Diplomas: Tories ready to cut all ten

11th September 2009 at 01:00
Education team feels Labour's pound;295m flagship qualification is flawed

Original paper headline: Tories poised to dump Diplomas

None of the Government's Diplomas will survive in their current form if the Conservatives win the next election, The TES can reveal.

The party's education team believes the qualification is so flawed that it is considering abolishing it completely, despite the investment of pound;295 million that will have been made by March.

A Conservative administration could alternatively decide to reform the Diploma or cut it free from government, leaving exam boards to make a go of it if they chose.

But party insiders are clear that it cannot be allowed to continue as it is. They have canvassed opinion from across the education world, including civil servants, exam boards, subject associations and universities and concluded that there is little support for the qualification, designed to combine practical and academic learning.

The Tories have already said they will scrap the final three Diplomas in science, languages and the humanities, which are due to come on stream in 2011.

Martin Davies, deputy head of Ashfield School, Nottinghamshire - praised by the vocational education charity Edge for its pioneering curriculum - said he believed the Conservatives were correct to rethink the whole qualification.

"We have massive reservations about Diplomas," he said. The way they were being delivered in some schools, preventing pupils from taking wider options, was "tantamount to child abuse".

Conservatives' scepticism

News of the Conservatives' lack of faith in the whole Diploma project follows ministers' high-profile launch this month of five new Diplomas in manufacturing and product design; business administration and finance; hair and beauty; environmental and land-based studies; and hospitality.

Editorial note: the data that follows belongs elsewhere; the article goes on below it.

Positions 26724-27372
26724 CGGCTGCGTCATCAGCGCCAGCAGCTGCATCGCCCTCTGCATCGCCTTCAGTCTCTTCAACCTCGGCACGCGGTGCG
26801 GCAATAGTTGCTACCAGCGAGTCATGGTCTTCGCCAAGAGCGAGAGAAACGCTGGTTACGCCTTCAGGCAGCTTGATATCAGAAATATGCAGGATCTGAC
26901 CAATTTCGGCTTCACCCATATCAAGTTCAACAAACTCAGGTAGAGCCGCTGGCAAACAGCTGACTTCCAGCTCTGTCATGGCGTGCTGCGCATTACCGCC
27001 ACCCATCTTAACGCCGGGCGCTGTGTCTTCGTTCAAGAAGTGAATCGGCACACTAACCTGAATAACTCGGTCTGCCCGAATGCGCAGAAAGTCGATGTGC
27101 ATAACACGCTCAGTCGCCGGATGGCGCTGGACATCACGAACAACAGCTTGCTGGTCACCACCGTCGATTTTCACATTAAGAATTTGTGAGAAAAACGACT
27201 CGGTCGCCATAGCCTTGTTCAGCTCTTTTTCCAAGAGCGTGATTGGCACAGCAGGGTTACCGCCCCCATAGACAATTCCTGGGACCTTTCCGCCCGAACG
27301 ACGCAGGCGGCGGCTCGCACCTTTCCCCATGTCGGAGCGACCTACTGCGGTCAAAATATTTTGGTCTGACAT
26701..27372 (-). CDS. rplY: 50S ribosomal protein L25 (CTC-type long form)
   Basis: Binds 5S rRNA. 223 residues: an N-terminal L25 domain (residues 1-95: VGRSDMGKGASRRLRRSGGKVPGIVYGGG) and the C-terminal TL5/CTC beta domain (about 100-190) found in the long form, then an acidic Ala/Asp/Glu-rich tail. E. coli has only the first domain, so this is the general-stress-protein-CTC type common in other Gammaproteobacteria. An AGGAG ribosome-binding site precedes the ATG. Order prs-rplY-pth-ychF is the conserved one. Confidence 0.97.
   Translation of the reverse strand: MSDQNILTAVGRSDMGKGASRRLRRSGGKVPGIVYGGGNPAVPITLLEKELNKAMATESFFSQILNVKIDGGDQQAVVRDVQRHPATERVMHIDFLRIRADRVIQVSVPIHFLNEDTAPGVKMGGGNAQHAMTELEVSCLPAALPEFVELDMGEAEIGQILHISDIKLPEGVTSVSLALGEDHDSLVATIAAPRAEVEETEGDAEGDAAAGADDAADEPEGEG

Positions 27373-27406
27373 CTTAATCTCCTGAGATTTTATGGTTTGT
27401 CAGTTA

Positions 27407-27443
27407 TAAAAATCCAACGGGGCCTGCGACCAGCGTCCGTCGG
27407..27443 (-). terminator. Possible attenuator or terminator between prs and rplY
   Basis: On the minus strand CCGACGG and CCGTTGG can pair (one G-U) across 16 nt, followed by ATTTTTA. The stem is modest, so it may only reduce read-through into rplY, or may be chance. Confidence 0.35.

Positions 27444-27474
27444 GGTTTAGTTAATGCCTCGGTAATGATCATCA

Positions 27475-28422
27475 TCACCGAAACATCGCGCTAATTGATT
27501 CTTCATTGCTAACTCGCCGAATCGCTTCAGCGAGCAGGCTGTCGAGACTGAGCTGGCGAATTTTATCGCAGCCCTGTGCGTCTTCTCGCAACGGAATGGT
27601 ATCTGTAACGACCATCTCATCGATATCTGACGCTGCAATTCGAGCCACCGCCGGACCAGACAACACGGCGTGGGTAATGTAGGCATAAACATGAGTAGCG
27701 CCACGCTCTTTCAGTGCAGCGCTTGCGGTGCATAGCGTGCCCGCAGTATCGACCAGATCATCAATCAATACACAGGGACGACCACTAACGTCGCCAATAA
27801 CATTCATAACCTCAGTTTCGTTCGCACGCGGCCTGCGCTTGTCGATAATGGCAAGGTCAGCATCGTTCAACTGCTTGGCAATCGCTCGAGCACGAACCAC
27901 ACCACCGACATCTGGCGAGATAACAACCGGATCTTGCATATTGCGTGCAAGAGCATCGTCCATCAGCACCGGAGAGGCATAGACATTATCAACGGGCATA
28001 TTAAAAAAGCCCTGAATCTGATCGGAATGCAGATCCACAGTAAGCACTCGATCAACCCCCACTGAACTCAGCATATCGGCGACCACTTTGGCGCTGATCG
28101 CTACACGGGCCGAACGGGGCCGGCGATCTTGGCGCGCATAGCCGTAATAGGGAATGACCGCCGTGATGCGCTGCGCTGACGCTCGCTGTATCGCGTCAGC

Ian Wright, schools minister, said research showed that "top universities overwhelmingly back the Diploma", which he called "a fantastic route into both higher education and employment".

But the government-funded research he referred to actually showed that all the most prestigious "research intensive" universities questioned lacked high levels of support for the Diploma, and were concerned about its academic rigour.

Last week another study revealed further scepticism, as well as ignorance, among teenagers about the qualification.

The findings have only increased Conservative misgivings. But the party has been reluctant to come out openly against all Diplomas for fear of being seen as hostile to vocational qualifications.

Insiders still feel bruised that their proposals to stop vocational qualifications being counted as A-levels and GCSEs in the league tables were portrayed as an attempt to turn the clock back to a two-tier system.

John Dunford, general secretary of the Association of School and College Leaders, said: "Schools and colleges are putting a huge amount of work into the development of Diplomas, believing them to be an important bridge qualification between the academic and the vocational, and would be very disappointed if the Conservatives scrapped them.

"But there is certainly room for the simplification of a complex structure."

Peter Mitchell, education director at Edge, backed the Diploma as a "good attempt" at linking academic and practical skills. While he hoped the Conservatives would not scrap it, he said it needed improving with more practical work, longer and more relevant work experience, and more employer assessment.

"I would urge them to review the Diploma and build on what is already there," he added.

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